Nearly a year earlier, Eisner had handpicked Ovitz to become the company's president, and his heir-apparent. When the appointment was announced, the entertainment industry reacted with considerable surprise, if only because Ovitz continually had insisted that he never would work for someone else. For 20 years he had run Creative Artists Agency, the talent agency he and four other talent agents had founded, and over the past decade it had become the most formidable institution in Hollywood. Undeniably, Ovitz had been Hollywood's most powerful figure of the late eighties and early nineties, and now he was going to work for the new holder of that unofficial title.
It wouldn't be easy, for either man.
When he offered the job to his friend, Michael Eisner had promised Ovitz that he himself would carry out only ceremonial functions as Disney Chairman, thereby complying with his wife Jane's urgent plea that he take it easy and not tempt fate any further after experiencing such a serious setback. Jane had pressed her husband to hire Ovitz precisely so that Eisner could step back from the day-to-day running of the entertainment giant. Thus, Eisner insisted to Ovitz that it would be Ovitz who handled the day-to-day operations of the Disney empire.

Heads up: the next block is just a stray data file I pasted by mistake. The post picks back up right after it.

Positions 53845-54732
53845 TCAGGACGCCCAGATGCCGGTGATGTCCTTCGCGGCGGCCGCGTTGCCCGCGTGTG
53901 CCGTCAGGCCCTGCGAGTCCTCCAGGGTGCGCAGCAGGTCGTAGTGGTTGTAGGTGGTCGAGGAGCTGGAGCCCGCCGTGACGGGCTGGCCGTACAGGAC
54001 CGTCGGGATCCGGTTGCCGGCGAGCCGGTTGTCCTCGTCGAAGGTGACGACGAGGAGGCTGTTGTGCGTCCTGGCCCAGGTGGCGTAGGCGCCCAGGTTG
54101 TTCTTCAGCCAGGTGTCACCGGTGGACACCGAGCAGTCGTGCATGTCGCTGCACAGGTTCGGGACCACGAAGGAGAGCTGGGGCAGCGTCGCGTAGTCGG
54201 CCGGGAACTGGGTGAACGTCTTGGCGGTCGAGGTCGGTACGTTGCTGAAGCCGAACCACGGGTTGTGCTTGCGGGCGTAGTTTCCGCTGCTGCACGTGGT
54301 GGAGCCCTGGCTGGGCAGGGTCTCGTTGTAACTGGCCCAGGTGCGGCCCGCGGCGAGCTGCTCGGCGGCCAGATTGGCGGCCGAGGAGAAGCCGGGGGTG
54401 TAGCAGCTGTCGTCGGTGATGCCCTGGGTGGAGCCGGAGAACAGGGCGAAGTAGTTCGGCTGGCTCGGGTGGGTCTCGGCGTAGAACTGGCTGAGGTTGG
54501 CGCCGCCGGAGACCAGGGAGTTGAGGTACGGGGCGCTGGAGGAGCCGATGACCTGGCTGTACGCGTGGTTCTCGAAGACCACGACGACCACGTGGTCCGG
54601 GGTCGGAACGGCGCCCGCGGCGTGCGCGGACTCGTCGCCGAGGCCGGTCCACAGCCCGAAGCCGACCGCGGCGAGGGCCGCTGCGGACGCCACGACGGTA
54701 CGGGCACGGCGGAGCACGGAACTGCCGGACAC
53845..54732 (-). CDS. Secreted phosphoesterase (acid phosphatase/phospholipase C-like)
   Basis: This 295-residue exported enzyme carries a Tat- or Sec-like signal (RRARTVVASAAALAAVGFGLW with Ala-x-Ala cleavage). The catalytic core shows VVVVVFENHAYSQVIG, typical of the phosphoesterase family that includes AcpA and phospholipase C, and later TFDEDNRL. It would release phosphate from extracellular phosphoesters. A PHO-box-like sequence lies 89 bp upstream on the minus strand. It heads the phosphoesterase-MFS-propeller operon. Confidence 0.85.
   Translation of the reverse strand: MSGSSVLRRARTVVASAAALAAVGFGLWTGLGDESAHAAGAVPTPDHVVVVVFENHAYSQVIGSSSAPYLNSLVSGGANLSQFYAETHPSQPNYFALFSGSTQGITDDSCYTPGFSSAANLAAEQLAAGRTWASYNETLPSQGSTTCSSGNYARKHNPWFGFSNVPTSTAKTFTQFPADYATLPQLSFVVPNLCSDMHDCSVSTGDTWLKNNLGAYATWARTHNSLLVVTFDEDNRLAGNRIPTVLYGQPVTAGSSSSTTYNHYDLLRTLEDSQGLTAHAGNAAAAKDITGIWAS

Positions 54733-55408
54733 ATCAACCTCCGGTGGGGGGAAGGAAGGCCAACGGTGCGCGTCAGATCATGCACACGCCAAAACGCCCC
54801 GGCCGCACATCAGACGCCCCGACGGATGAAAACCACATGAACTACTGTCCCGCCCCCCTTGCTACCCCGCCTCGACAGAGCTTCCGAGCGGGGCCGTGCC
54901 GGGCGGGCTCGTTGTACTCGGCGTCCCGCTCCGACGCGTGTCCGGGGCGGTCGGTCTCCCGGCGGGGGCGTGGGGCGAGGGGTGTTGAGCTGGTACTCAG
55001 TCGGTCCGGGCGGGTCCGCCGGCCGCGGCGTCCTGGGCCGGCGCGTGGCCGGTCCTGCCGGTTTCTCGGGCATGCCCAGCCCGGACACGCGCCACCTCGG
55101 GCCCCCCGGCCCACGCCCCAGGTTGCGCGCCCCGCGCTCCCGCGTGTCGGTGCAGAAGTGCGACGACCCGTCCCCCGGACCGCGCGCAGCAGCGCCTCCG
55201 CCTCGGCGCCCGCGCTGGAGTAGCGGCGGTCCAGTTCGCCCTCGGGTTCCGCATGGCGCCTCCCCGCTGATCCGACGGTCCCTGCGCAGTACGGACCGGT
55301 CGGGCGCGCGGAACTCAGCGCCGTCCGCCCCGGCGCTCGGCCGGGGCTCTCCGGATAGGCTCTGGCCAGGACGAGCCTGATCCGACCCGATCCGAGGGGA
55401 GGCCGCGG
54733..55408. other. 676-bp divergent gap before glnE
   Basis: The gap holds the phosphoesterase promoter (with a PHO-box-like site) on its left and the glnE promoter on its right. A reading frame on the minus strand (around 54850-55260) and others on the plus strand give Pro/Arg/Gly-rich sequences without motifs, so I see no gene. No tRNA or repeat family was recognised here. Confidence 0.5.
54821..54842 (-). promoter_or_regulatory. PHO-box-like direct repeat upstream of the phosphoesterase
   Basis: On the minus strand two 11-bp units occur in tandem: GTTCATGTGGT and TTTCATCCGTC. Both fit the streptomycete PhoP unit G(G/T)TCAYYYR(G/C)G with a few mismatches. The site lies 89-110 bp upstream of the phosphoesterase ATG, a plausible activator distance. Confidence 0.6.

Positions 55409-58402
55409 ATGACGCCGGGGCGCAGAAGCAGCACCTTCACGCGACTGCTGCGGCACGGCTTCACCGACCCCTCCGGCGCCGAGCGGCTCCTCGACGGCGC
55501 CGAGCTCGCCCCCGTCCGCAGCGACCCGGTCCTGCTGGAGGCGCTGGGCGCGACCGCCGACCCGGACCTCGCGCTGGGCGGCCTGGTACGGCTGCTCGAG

And yet, it was not to be. Rather than stand down, Michael Eisner, sensing that he was cured, worked harder than ever and remained very much the man in charge at Disney. Eisner even canceled plans to take a vacation during the month of August 1996.
By April 1996, six months after he had begun the Disney job, it was clear to Ovitz that he had made a terrible mistake. From that point on, life became a living hell for him. It was filled with an unsubtle whispering campaign against him, staged by certain Disney executives; mounting attacks in the media; and worst of all, Michael Eisner's cold indifference toward him.
And yet, two months later, In June, Ovitz and Eisner had gone on a bicycling vacation together through the Loire Valley in France, and they had talked at length about how best to work out the kinks in their relationship. All through the summer, Ovitz kept hoping that Eisner would transfer his power to him.
And now, as he sits around a table on this September afternoon in Aspen, with Eisner seated at his side and Sandy Litvack, Executive Vice President, and Joe Roth, head of the Disney film studio, sitting across from him, Ovitz is beginning to feel optimistic.